Calling the Amazon fires a global emergency, Macron pushed the disaster to the top of the G7 agenda and said the member states were ready to provide concrete help.

“France will do so with military support in the coming hours,” he said, without giving further details.

Canada said it would send water bombers to Brazil to help contain the blaze and was also contributing C$15 million ($11.30 million) in aid.

“One of the things we have seen over the past years as Canada has faced increasingly extreme wildfire events is there is a global network of support and friends that lean on each other,” prime minister Justin Trudeau said at the end of the summit.

Record 72,000 forest fires detected in Brazil this year

More international celebrities voiced their concern over the fires on Monday, with actor Leonardo DiCaprio telling Reuters that the crisis is “incredibly tragic” and that governments must do more to fight climate change. DiCaprio also pledged $5 million for the rainforest.

Chilean president Sebastián Piñera was invited to join the wealthy-nation leaders in Biarritz, and said the G7 plan would be implemented in two stages.

“Countries urgently need fire fighters and specialised water bombers. This will be the first step that will be implemented immediately. The second phase is to protect these forests, protect the biodiversity they contain and reforest this region of the world,” he added.

The Amazon is home to an estimated one million indigenous people from up to 500 tribes as well some three million species of plants and animals, including jaguars, sloths, giant otters, river dolphins, howler monkeys, toucans, reptiles, frogs and insects.

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Macron added that the G7, which comprises the US, France, Germany, Japan, Italy, the UK and Canada, would draw up an initiative for the Amazon that will be launched at next month’s UN general assembly in New York.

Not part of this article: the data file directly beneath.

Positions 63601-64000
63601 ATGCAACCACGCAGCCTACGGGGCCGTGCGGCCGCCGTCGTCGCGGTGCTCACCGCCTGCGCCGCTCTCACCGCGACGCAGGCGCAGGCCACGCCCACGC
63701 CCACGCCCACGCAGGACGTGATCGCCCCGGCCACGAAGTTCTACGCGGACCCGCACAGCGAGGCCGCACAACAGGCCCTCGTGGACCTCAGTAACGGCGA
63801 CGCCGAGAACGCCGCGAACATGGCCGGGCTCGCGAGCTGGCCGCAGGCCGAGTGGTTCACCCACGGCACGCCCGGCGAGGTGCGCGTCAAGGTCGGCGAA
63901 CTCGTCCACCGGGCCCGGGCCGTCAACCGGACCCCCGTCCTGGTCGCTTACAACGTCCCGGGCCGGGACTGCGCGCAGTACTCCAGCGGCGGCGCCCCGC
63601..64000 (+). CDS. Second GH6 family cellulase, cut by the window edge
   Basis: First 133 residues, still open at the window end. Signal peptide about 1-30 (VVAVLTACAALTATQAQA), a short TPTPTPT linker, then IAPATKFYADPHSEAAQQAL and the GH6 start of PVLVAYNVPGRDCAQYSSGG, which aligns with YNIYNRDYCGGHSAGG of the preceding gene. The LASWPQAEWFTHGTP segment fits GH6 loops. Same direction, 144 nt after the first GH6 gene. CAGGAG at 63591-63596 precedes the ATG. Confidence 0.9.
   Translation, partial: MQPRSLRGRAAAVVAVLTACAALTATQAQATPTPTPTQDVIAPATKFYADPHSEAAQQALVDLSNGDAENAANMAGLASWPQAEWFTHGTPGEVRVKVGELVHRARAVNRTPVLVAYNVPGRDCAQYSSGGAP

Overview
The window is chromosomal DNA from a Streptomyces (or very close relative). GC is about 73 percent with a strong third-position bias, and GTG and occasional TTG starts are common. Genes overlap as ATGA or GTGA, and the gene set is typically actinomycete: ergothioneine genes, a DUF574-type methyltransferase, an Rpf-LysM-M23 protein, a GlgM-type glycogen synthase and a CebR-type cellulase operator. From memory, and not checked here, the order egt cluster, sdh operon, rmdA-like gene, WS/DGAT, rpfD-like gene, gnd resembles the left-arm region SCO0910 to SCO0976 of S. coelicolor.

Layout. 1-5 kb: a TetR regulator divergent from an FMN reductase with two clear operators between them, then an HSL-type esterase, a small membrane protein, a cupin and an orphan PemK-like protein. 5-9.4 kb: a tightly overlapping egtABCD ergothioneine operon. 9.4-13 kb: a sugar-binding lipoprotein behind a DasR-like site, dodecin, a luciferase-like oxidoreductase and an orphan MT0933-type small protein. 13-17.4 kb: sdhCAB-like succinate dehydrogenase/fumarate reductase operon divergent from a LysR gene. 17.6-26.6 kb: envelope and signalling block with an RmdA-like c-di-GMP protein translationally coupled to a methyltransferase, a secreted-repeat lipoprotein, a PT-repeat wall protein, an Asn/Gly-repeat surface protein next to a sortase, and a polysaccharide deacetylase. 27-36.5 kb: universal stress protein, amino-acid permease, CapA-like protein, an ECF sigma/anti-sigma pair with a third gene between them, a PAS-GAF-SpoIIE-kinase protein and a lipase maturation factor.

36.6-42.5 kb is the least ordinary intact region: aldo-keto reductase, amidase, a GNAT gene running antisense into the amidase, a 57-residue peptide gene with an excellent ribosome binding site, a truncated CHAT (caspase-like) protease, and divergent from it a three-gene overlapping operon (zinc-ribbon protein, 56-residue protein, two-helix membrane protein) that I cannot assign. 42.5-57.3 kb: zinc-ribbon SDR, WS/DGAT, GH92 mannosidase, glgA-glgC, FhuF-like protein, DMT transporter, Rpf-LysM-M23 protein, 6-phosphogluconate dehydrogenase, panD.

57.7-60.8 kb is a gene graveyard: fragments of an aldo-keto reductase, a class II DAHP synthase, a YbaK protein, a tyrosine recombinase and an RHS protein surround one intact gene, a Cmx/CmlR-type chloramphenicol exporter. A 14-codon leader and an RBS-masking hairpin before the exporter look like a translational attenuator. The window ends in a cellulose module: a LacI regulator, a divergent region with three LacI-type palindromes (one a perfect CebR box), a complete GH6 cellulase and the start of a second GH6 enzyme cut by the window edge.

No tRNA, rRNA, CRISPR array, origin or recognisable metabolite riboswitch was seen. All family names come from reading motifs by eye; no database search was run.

On Monday, Brazil’s foreign ministry ordered its ambassadors in Europe and other G7 countries not to take vacations for the next two weeks in order to coordinate a diplomatic response to global concerns over the fires.

US president Donald Trump was absent from the talks on climate change and biodiversity at a G7 session on Monday, and Macron said he had been busy holding bilateral meetings. “He wasn’t in the room, but his team was,” Macron said. “You shouldn’t read anything into the American president’s absence… The US are with us on biodiversity and on the Amazon initiative.”

However, in his closing news conference at the summit, Trump made clear he was not about to embrace the environmentalist cause.

“We are now the No. 1 energy producer in the world,” he said in response to a question about climate change. “I’m not going to lose that wealth, I’m not going to lose it on dreams, on windmills, which frankly aren’t working too well,” he added.

Read more on: Climate Politics | Forests | Land | South America | | | |